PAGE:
Supporting efforts to build unity, peace and mutual understanding among communities
The village of Pavatkulam, in Cheddikkulam, Vavuniya District, consists of Sinhala, Tamil and Muslim communities. A few years ago, the different communities here hardly met or interacted, bitterly divided over water resources and livelihoods.
H. Gunasena has seen much of the tension that existed between the different communities before 2009, just as soon as they resettled in this village.
- The Sinhala, Tamil and Muslim communities in Pavatkulam hardly met or interacted, bitterly divided over water resources and livelihoods
- UNDP introduced a number of initiatives that saw the communities come together, including the rehabilitation of an irrigation channel, distribution of fencing material, exposure visits for children and training for members of Community Based Organizations.
- These initiatives encouraged communities to work together to resolve challenges, thus helping efforts to build trust, peace and mutual understanding among the different communities
“The tension was mainly because of the scarce availability of water from the main channel. When one community started diverting water from the channel towards their paddy fields, the others didn’t have enough. Then, cattle belonging to the Muslim communities encroached our paddy lands and harmed our crops. These were just a few of the challenges the communities faced, that was leading to mistrust and tension between each other.”
In 2010, UNDP, under its Communities for Progress Project, funded by the Australian Agency for International Development (AusAID), introduced a number of initiatives that saw the communities come together. Key among them was the rehabilitation of the irrigation channel which helped reduce the water related issues.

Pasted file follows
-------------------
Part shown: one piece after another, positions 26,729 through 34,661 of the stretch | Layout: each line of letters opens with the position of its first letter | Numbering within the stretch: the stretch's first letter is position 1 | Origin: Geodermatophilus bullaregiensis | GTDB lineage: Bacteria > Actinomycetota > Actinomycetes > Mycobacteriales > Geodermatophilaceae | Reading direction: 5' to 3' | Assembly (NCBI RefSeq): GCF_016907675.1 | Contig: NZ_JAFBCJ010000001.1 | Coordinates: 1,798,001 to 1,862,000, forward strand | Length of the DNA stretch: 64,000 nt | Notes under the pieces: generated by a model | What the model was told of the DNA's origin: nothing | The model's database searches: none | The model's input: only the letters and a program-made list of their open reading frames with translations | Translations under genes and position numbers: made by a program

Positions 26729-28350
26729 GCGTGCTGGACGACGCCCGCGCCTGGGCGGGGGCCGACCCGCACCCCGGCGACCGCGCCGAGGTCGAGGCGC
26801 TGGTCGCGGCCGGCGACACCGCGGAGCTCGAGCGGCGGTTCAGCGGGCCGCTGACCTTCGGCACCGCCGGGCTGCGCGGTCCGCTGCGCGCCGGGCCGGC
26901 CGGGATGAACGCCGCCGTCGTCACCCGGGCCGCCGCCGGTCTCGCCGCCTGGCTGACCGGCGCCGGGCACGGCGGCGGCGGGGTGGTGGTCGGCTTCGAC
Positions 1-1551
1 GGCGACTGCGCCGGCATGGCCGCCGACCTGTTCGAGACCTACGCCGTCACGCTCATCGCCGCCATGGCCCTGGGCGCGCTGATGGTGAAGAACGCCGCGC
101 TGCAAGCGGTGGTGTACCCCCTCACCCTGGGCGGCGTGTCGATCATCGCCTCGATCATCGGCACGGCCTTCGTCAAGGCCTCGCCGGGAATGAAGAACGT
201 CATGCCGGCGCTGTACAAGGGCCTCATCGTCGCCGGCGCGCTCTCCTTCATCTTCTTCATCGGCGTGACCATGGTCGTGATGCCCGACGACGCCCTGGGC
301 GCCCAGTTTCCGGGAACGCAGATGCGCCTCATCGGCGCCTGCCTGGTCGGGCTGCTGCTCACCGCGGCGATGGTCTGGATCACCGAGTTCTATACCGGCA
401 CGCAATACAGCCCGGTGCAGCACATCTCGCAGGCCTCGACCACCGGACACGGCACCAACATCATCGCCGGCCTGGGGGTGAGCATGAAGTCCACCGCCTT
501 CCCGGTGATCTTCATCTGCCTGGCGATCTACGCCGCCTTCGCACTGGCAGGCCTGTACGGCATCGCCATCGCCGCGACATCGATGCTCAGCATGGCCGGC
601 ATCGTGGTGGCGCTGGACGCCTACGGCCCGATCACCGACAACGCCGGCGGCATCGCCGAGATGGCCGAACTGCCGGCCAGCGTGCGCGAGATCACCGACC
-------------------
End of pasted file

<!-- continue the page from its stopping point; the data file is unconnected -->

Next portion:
In addition to that, UNDP also helped establish water management committees, bringing together members from the different ethnicities, encouraging them to resolve disputes. Fencing material was also provided for paddy fields in order to address the problem of encroachment of cattle. “Through these, we were able to discuss issues and find solutions ourselves. For example, we managed to distribute water freely and in an equal manner among the three communities. We began to respect one another.” he says
This was not all, says S. M. Majeeth, adding that all three communities also came together for events. One such example was in celebrating the New Year in April, while is mainly celebrated by Sinhalese and Tamil. Yet, the villagers of Pavatkulam held their celebrations at a Muslim schools, while members from all three communities worked together to organize the events.
There was also a strong focus on enhancing the opportunities for interaction among children, and with UNDP’s support the community was able to achieve this. Several exposure visits were conducted for the village through UNDP’s twinning school programme, where students from the village were taken to Jaffna, while students from the Southern Province visited Pavatkulam. “Our children were not able to speak Sinhala, but they managed to communicate with each other. They learnt from each other, they are now thinking differently and have built new friendships. This was also a good starting point to promote peace,” says Majeeth.
Ms. Elena Tischenko, Chief, South and West Asia Division, UNDP Regional Bureau for Asia and the Pacific in New York, who recently met and held discussions with the community members, described the initiatives as symbolic in efforts to promote social cohesion and integration. “We have seen the results of such collective efforts in this village, not just in terms of infrastructure, but also in the bigger changes these have brought about – unity, peace, mutual understanding and respect,” he said.
C. Rasamelan is confident that they will be able to solve any problems of the future without much difficulties. President of Women’s Rural Development Society, she is quick to explain the progress made by the Community Based Organizations here through the trainings provided, such as in language, book keeping, management and conflict resolution.
“All these made our life much easier. 75% of the problems within the community have been solved, and I hope the rest will be solved soon,” Rasamelan adds, optimistic of what the future holds.